I had a trip down memory lane yesterday. Jumped into my local S-Bahn train and 20 minutes later got out at Friedrichstrasse, waited a few minutes then saw a big smile approaching. It was Neil and on time. He had been exploring the area before my arrival and noted changes.
We walked over the River Spree, which is next to the station, and went into a popular restaurant called ‘Rheinland Ständige Vertretung’. The Rheinland is an area in the west of the country. This restaurant/bar sells beer from the Rheinland and so as the name suggests, the place and its beer is a ‘permanent representation’. We found a table and settled down to catch up on news.
Neil comes from Liverpool, studied German and French, graduated in 1979 and moved to Germany. Over lunch he added that he is now in a class to brush up his French. In 1979, he studied at Humbolt University in what was then East Berlin. He met a lady and married. After unification he got a job with a publishing company called Cornelsen and lived in a block of flats owned by the company.
I met him through the founding of an English teachers’ association and later moved into a flat in the Cornelsen property. By then he was single again and often on the road for the company, but we still found time to have a beer and go to local workshops for teachers. I then moved to the district where I still live and Neil got a job as a lecturer at the university of Duisburg-Essen. This is in the west of the country so it was goodbye to Berlin. He bought a flat in Essen and now lives there.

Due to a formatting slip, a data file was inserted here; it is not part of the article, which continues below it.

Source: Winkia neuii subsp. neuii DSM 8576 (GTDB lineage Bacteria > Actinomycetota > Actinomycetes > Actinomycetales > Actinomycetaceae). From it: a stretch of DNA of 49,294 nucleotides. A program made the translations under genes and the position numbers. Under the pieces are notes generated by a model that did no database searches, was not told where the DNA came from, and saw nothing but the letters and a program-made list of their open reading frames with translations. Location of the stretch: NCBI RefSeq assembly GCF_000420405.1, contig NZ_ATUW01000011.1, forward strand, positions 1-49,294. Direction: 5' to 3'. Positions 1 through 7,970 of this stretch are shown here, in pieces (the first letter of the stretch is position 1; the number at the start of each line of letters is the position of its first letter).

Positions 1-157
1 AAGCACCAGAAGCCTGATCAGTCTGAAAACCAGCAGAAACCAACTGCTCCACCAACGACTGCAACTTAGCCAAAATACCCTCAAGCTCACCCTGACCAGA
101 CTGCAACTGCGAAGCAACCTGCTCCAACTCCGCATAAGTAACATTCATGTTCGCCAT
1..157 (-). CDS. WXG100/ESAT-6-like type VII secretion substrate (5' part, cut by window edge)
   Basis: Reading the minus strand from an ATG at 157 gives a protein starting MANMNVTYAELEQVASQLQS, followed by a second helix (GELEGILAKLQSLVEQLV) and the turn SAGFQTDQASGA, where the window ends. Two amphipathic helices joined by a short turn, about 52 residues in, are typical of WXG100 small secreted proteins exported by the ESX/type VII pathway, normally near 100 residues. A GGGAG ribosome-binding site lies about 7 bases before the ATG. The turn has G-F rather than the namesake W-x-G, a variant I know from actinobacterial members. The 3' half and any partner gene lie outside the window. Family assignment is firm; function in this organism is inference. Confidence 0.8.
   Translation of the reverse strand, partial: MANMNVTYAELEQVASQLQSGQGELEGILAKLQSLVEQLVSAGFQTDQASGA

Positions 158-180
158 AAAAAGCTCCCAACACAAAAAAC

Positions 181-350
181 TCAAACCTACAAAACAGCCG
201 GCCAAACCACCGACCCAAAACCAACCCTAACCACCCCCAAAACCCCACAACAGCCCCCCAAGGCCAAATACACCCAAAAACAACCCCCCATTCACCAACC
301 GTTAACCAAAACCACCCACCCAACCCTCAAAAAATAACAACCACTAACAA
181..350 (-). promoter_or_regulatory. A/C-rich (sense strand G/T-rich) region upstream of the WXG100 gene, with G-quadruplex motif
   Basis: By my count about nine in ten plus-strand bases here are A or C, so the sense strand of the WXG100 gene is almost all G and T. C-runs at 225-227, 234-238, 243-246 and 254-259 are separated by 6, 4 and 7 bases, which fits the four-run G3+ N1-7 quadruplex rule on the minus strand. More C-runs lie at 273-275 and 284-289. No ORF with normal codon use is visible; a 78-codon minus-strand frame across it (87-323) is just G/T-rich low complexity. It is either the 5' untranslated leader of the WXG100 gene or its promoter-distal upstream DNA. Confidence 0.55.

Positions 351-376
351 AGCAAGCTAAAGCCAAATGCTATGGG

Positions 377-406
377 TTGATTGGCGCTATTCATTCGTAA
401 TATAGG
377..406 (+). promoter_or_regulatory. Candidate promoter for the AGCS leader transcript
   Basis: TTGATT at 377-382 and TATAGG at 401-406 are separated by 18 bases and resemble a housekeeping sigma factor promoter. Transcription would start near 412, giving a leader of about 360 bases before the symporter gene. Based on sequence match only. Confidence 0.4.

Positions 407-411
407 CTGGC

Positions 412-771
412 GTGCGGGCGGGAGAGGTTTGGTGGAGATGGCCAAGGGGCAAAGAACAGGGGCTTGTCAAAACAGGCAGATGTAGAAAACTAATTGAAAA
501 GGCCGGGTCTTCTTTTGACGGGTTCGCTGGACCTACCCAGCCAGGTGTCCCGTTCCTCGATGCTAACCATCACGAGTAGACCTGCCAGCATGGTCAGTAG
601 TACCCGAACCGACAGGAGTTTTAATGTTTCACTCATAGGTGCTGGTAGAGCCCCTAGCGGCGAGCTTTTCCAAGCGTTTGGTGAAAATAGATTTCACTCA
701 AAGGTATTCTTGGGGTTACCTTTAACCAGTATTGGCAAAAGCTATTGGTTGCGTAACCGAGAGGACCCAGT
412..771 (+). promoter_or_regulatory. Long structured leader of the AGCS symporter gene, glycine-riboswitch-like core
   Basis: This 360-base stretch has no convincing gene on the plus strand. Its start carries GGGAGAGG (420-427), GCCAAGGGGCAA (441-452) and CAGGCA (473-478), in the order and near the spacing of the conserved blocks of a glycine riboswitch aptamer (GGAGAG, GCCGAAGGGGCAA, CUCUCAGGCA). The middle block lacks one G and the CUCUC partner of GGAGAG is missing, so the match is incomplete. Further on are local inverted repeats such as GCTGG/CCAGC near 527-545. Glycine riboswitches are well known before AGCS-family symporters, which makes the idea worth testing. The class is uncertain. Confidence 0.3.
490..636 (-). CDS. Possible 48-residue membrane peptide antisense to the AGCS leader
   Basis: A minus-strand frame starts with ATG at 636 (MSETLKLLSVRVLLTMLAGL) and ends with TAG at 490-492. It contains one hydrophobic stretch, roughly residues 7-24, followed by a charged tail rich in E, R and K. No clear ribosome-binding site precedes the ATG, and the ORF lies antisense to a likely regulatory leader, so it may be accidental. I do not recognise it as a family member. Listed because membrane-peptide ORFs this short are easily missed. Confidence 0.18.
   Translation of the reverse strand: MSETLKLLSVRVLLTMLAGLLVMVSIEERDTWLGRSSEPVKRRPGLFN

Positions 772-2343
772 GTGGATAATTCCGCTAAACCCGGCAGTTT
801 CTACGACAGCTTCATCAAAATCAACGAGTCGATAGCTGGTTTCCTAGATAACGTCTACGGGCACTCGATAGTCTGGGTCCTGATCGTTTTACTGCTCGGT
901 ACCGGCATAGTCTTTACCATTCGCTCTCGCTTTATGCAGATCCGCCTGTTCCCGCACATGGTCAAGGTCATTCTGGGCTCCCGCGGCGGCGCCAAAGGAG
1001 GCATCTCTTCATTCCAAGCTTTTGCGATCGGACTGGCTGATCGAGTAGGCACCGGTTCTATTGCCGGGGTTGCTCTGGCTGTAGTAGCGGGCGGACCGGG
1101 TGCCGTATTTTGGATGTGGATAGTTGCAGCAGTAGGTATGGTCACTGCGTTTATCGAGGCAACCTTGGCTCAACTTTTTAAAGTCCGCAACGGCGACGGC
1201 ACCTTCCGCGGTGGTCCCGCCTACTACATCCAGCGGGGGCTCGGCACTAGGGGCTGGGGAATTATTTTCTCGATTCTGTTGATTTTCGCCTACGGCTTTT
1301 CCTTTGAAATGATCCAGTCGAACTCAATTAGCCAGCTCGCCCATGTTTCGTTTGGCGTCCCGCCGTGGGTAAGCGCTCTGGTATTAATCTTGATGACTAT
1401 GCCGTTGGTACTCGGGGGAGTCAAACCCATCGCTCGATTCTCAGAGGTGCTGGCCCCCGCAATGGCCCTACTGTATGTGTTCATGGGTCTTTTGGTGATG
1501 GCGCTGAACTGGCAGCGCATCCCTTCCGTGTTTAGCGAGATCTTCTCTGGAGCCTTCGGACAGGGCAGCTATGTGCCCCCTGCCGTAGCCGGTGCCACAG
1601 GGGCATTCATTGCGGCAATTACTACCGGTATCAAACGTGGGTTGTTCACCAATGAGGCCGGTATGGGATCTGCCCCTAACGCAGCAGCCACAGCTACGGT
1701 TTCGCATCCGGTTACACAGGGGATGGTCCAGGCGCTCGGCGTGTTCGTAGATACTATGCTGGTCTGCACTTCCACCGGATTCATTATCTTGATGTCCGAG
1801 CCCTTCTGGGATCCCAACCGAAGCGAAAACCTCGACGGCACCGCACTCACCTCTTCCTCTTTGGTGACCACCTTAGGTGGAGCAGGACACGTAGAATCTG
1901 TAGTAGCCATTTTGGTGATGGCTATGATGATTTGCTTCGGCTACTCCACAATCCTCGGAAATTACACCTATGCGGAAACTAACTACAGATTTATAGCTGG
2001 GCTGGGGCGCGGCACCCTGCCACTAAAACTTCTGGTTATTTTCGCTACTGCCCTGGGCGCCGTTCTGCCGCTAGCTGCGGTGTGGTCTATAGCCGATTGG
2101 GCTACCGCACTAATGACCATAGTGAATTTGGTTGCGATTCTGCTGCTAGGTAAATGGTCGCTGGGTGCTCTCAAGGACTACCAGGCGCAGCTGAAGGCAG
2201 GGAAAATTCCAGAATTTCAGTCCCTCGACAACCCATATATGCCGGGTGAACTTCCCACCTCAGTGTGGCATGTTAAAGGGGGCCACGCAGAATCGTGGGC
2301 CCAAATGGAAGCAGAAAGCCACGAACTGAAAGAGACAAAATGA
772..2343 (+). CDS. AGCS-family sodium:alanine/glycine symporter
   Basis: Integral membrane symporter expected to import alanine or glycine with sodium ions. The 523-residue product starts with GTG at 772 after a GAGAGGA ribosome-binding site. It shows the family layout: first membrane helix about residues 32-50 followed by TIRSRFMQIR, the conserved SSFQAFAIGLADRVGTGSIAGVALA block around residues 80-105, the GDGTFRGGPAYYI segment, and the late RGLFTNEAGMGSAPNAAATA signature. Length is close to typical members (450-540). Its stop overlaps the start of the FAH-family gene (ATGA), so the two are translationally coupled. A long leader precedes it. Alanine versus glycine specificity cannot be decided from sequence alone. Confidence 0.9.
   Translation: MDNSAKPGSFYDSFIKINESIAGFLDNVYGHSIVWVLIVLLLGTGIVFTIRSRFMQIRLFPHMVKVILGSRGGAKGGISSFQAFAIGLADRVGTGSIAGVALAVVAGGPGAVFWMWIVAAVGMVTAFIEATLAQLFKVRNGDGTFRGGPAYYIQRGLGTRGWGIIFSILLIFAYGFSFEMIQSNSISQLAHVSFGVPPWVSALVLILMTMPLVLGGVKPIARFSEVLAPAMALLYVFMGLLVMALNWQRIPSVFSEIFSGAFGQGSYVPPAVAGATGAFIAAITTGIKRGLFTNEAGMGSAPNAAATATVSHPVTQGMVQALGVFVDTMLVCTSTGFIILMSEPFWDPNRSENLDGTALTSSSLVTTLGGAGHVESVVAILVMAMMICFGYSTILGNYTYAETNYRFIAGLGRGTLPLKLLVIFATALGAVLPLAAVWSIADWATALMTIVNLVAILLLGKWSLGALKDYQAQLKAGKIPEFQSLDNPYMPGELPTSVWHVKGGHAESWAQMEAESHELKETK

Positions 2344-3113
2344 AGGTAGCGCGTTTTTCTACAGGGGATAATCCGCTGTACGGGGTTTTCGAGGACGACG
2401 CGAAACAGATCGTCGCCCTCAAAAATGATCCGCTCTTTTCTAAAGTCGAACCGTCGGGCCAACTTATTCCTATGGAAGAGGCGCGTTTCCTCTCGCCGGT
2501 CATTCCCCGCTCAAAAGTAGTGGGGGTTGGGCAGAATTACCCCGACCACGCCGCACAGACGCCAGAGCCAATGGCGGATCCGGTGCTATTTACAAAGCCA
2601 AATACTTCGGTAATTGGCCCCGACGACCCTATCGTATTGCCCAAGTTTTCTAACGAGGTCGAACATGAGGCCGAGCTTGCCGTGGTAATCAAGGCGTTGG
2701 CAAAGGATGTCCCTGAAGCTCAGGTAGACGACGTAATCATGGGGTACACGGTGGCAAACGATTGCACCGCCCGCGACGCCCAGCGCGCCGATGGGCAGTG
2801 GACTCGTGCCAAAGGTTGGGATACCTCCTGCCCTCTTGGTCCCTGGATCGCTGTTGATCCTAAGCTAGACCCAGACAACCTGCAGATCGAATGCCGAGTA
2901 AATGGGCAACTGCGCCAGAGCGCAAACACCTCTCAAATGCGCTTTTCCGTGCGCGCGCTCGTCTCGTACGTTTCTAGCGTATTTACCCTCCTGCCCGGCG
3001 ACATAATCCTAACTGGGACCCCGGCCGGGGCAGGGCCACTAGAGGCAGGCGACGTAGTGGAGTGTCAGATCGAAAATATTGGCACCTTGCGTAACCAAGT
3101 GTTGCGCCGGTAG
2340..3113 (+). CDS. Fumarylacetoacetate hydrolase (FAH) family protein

He has also written three books. You can see him above with the latest. I did a report about it on this blog. It is called ‘Liverpool: Gateway to Heaven and Hell’. If you have not bought it yet then rush out now and do so :-)) I also like his second book. It is called, ‘ Modern Germany: An outsider’s view from the inside’. It’s an interesting account of his experiences since 1979, and set against historical changes in 1989/90. I can really recommend this book if you are interested in that period of modern history.
I took a photo of him with the river and S-Bahn station in the background. This means a lot to him for it used to be the crossing point when he entered/left East Berlin. A real trip down memory lane for him. We then went our separate ways. He went to look at the area where we both lived in the publishing company property, and I went to meet a couple of people for Kaffee und Kuchen.
He invited me to visit him in Essen. I shall do just that next Spring or early summer. Thanks Neil for a really interesting time yesterday, write another book and I’ll see you next year.